‘Good morning, Cornelius,’ said Frank. ‘I’ve just put the phone down on your brother Hugh. That’s the second time he’s called this morning.’
‘What did he want?’ asked Cornelius.
‘To have the full implications explained to him, and also his immediate obligations.’
‘Good,’ said Cornelius. ‘So can I hope to receive a cheque for ￡100,000 in the near future?’
‘I doubt it,’ said Frank. ‘From the tone of his voice I don’t think that’s what he had in mind, but I’ll let you know just as soon as I’ve heard back from him.’
‘I shall look forward to that, Frank.’
‘I do believe you’re enjoying yourself, Cornelius.’
‘You bet I am,’ he replied. ‘I only wish Millie was here to share the fun with me.’
‘You know what she would have said, don’t you?’
‘No, but I have a feeling you’re about to tell me.’
‘You’re a wicked old man.’
‘And, as always, she would have been right,’ Cornelius confessed with a laugh. ‘Goodbye, Frank.’ As he replaced the receiver there was a knock at the door.
‘Come in,’ said Cornelius, puzzled as to who it could possibly be. The door opened and his housekeeper entered, carrying a tray with a cup of tea and a plate of shortbread biscuits. She was, as always, neat and trim, not a hair out of place, and showed no sign of embarrassment. She can’t have received Frank’s letter yet, was Cornelius’s first thought.
‘Pauline,’ he said as she placed the tray on his desk, ‘did you receive a letter from my solicitor this morning?’
‘Yes, I did, sir,’ Pauline replied, ‘and of course I shall sell the car immediately, and repay your ￡500.’ She paused before looking straight at him. ‘But I was just wondering, sir . . .’
‘Would it be possible for me to work it off in lieu? You see, I need a car to pick up my girls from school.’
For the first time since he had embarked on the enterprise, Cornelius felt guilty. But he knew that if he agreed to Pauline’s request, someone would find out, and the whole enterprise would be endangered.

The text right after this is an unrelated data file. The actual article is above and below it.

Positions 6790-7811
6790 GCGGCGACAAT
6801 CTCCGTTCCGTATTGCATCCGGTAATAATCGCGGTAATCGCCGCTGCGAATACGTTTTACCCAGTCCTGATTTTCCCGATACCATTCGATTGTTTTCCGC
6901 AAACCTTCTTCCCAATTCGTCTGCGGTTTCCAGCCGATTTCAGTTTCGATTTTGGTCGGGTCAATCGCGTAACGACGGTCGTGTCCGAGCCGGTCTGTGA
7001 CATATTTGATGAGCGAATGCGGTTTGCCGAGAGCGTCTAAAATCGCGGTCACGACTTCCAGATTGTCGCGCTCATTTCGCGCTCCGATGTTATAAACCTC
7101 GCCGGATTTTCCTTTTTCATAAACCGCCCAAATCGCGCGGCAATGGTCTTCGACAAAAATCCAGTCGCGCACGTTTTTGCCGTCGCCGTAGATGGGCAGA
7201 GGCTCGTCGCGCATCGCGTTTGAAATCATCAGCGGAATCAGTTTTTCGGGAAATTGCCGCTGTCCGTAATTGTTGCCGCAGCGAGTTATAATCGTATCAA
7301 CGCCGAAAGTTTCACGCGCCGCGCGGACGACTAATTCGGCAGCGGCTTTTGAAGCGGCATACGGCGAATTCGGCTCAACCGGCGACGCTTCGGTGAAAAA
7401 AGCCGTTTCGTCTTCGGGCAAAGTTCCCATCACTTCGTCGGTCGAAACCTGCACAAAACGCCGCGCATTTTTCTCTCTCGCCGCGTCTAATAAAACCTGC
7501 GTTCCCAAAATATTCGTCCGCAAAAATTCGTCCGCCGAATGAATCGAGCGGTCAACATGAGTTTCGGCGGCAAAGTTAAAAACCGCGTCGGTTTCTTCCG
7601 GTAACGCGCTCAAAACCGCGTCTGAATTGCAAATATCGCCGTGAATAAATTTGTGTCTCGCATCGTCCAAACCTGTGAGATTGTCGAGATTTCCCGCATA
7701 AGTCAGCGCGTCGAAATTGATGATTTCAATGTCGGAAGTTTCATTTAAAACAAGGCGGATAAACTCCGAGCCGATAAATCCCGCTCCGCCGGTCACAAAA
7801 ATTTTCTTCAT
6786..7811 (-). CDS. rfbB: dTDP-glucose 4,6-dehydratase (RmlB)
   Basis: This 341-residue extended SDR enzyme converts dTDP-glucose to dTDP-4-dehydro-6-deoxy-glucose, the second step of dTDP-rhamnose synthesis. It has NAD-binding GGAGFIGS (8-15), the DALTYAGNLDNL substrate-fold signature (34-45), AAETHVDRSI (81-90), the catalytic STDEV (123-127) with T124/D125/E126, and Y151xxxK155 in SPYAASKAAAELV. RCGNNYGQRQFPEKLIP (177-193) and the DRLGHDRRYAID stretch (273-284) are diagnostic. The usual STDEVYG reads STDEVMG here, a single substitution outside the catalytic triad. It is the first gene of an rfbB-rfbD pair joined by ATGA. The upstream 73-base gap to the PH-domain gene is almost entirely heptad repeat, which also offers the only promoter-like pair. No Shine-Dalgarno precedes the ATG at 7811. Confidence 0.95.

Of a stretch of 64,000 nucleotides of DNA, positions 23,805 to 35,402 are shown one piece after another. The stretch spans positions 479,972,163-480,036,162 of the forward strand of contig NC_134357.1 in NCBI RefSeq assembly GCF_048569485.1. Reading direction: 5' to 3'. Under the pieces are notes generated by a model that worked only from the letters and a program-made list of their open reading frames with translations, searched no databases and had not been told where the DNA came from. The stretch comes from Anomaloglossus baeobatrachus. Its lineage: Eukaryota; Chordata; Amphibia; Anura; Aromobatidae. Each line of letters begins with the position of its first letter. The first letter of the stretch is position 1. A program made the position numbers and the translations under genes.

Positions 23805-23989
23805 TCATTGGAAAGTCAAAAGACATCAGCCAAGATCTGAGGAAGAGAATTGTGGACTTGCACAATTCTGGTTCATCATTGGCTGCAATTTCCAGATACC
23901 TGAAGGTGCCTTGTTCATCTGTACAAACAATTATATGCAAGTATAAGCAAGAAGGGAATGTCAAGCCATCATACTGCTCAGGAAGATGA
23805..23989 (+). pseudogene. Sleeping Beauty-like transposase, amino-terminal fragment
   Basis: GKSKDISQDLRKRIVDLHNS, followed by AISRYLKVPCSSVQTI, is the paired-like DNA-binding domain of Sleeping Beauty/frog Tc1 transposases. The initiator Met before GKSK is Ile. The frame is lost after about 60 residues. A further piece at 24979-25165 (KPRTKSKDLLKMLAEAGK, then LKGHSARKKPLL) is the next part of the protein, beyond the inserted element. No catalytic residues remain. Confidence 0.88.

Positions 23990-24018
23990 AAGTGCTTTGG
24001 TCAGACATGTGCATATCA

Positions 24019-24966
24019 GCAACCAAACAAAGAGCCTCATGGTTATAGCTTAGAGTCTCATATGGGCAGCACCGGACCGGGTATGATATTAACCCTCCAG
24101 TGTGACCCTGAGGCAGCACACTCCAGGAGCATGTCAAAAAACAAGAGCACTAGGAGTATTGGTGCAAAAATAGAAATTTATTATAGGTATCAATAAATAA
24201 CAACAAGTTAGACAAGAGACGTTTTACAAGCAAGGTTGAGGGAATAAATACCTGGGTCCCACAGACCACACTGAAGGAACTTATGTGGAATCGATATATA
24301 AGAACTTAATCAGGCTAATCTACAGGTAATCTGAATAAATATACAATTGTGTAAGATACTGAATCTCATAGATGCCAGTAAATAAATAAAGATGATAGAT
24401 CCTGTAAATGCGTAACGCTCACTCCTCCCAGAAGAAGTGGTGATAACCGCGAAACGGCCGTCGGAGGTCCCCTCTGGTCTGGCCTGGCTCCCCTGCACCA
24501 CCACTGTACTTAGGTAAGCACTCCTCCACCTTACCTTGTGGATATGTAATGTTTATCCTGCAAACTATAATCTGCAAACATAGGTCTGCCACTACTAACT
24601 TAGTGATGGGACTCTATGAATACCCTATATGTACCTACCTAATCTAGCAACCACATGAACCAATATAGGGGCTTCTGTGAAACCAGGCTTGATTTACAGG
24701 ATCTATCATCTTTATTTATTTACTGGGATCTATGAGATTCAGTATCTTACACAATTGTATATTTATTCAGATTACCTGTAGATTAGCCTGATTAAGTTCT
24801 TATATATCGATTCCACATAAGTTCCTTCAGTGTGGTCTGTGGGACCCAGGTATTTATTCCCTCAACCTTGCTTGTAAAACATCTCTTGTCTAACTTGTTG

‘I’m so sorry, Pauline, but I’ve been left with no choice.’
‘That’s exactly what the solicitor explained in his letter,’ Pauline said, fiddling with a piece of paper in the pocket of her pinafore. ‘Mind you, I never did go much on lawyers.’
This statement made Cornelius feel even more guilty, because he didn’t know a more trustworthy person than Frank Vintcent.
‘I’d better leave you now, sir, but I’ll pop back this evening just to make sure things don’t get too untidy. Would it be possible, sir . . . ?’
‘Possible . . . ?’ said Cornelius.
‘Could you give me a reference? I mean, you see, it’s not that easy for someone of my age to find a job.’
‘I’ll give you a reference that would get you a position at Buckingham Palace,’ said Cornelius. He immediately sat down at his desk and wrote a glowing homily on the service Pauline Croft had given for over two decades. He read it through, then handed it across to her. ‘Thank you, Pauline,’ he said, ‘for all you have done in the past for Daniel, Millie and, most of all, myself.’
‘My pleasure, sir,’ said Pauline.
Once she had closed the door behind her, Cornelius could only wonder if water wasn’t sometimes thicker than blood.
He sat back down at his desk and began writing some notes to remind him what had taken place that morning. When he had finished he went through to the kitchen to make himself some lunch, and found a salad had been laid out for him.
After lunch, Cornelius took a bus into town – a novel experience. It was some time before he located a bus stop, and then he discovered that the conductor didn’t have change for a twenty-pound note. His first call after he had been dropped off in the town centre was to the local estate agent, who didn’t seem that surprised to see him. Cornelius was delighted to find how quickly the rumour of his financial demise must be spreading.
‘I’ll have someone call round to The Willows in the morning, Mr Barrington,’ said the young man, rising from behind his desk, ‘so we can measure up and take